LogBook entry by Earl Green

Go Directly To Jail

The Invisible ManThe Klae Corporation’s cleaning lady begs the Westins for help: her son has been arrested in Texas on drug charges, despite never having had any prior offenses. Against Walter’s wishes, the Westins set out to see what they can find out, discovering that she’s telling the truth…as far as she knows it. Her son is a federal agent working undercover to bring down a heroin smuggling operation run from the prison warden’s office…and by going undercover (and invisible) to investigate, Daniel may blow the agent’s cover.

written by Steven Bochco
directed by Sigmund Neufeld, Jr.
music by Pete Rugolo

The Invisible ManCast: David McCallum (Dr. Daniel Westin), Melinda Fee (Dr. Kate Westin), Craig Stevens (Walter Carlson), James McEachin (Leland McCallister), Pat Harrington (Warden), John Crawford (Coner), Gregory Walcott (Police Officer), Pauline Myers (Mrs. McCallister), Eric Mason (Senor Robles), Ed Call (1st Prisoner), Gus Peters (2nd Prisoner), Tony B. Burton (3rd Prisoner), George “Buck” Flower (Bunker Guard), Nicholas Worth (Guard with shoes), Jason Johnson (Farmer)

LogBook entry by Earl Green

Stop When Red Lights Flash

The Invisible ManPassing through the small town of Docker Junction en route to an assignment, the Westins pull up behind a parked and apparently abandoned school bus whose red lights are nonetheless flashing. After confirming that no one is in or near the bus, Daniel drives around it, only to be given a ticket for doing so. Appearing in court that afternoon, Daniel balks at the exorbitant fine announced by the city judge, and grows suspicious when he discovers that the fine can be paid in cash only – no checks. Daniel doesn’t have that kind of cash on him, and he and Kate are promptly thrown in jail; he uses his one phone call to summon help from Walter Carlson at the Klae Institute. Worse yet, the police check the Westins’ vehicle for any signs of “contraband” that could result in an even higher fine, and they discover Daniel’s supply of faces and hands. Is the invisible man’s cover about to be blown by a small-town rigged court scam?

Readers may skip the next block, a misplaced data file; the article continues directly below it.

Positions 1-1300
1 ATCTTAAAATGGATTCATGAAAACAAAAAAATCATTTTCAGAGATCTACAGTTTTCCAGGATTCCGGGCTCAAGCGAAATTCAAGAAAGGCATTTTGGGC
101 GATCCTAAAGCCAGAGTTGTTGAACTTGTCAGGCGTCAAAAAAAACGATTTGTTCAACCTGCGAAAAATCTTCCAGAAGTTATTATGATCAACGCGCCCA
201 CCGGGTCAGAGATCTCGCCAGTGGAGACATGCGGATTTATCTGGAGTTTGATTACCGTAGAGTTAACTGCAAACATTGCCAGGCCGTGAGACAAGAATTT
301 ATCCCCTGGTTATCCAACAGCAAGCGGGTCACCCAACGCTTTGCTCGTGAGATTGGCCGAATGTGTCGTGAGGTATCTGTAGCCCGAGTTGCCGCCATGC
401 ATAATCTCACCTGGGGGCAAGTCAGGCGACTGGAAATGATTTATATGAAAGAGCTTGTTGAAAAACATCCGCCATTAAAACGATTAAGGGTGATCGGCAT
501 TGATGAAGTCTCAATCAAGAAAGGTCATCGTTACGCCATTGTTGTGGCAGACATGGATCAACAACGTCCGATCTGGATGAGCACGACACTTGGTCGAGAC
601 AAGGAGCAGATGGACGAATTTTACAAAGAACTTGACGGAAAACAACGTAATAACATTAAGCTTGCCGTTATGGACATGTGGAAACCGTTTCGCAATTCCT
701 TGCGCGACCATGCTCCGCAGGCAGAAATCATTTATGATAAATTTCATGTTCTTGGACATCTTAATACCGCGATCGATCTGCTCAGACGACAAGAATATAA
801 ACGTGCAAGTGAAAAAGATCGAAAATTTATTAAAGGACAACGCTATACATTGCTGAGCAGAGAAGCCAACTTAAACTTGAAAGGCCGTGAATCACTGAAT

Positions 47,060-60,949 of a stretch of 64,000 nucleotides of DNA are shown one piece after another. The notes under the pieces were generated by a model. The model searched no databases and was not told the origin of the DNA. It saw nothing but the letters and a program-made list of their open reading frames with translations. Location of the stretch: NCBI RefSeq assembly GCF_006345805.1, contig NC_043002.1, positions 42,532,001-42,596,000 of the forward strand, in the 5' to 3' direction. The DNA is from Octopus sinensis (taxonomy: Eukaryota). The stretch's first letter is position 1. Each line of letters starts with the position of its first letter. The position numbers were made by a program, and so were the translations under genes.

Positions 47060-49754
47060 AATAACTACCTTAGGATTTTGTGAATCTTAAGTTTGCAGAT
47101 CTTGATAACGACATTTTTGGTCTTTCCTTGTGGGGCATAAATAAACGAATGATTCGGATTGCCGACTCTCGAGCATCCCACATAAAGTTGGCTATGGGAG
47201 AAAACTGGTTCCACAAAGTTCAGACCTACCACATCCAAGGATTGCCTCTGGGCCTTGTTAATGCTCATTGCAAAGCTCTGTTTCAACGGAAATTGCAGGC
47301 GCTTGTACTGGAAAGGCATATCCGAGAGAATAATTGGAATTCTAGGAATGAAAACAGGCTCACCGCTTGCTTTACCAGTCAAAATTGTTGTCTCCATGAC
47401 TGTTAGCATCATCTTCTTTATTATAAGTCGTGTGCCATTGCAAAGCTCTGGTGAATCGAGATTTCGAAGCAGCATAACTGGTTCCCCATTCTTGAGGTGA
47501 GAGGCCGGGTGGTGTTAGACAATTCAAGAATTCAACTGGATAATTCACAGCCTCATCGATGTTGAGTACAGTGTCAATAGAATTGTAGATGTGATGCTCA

written by Seeleg Lester
directed by Gene Nelson
music by Pete Rugolo

The Invisible ManCast: David McCallum (Dr. Daniel Westin), Melinda Fee (Dr. Kate Westin), Craig Stevens (Walter Carlson), Roger C. Carmel (Judge Jones), Scott Brady (Sheriff Bentley), Frank Aletter (Charles Hooten), Eddie Firestone (Town Lush), Ted Hartley (Craig), Dean Santoro (Benoit), Kasey Rogers (Gert), Pearl Shear (Ethel), Harold Ayer (Jeb), John Furlong (Riley), Donald Elson (Compositor), Kristin Larkin (The Girl)

Notes: Roger C. Carmel is a face well known to Star Trek fans for repeatedly playing interplanetary con man Harry Mudd, a character who had the rare distinction of appearing in both the live action and animated versions of Star Trek.

LogBook entry by Earl Green

Pin Money

The Invisible ManWalter’s aunt comes to the Klae Corporation headquarters for a rather disjointed visit, just as Walter is headed to Washington for an important meeting. The Westins offer to let her stay with them, only to discover that Aunt Margaret has an affinity to late night poker games…where she loses heavily. To cover her losses, she’s been “borrowing” money from the bank where she works, and this has been discovered by a man who works there and demands a cut of whatever money she takes illegally. Daniel is determined to help Aunt Margaret not only return the money, but clean up at the poker table to clear her name…and he just has to stage a bank robbery to do it. What could possibly go wrong?

written by James D. Parriott
directed by Alan J. Levi
music by Pete Rugolo

The Invisible ManCast: David McCallum (Dr. Daniel Westin), Melinda Fee (Dr. Kate Westin), Craig Stevens (Walter Carlson), Helen Kleeb (Aunt Margaret), John Zee (Arnold), James Blendick (Sanders), Wayne Grace (Baldy), Wayne Taylor (Big Nose), Thom Carney (Mersky), Larry French (Tex), Jim Mills (Lawyer), Ray Ballard (Poker Player), G.J. Mitchell (Carter), Arline Anderson (Teller), Karl Lukas (1st Truck Driver), Mickey Gatlin (2nd Truck Driver), Gene Borkan (Cabbie), James Whitworth (Bruiser)

LogBook entry by Earl Green

The Klae Dynasty

The Invisible ManNormal day-to-day operations at the Klae Corporation are turned upside-down when the three Klae siblings, the corporation’s founders and benefactors, want to host a summit meeting of great minds at the institute. At the top of their agenda is security, and they immediately want the “Klae resource” deployed without knowing what it is, only knowing that the Westins are somehow in charge of it. There is good reason to worry about security, too: as preparations are being made, Caroline Klae is kidnapped. In the chaos, Dan slips away to go invisible, trying to follow the kidnappers, only to discover that their getaway doesn’t add up: it’s a staged decoy, and Caroline must still be somewhere on the Klae Corporation grounds. In the meantime, a power play ensues between her two very different brothers regarding what becomes of her share of the family fortune.

written by Philip DeGuere, Jr.
directed by Alan J. Levi
music by Pete Rugolo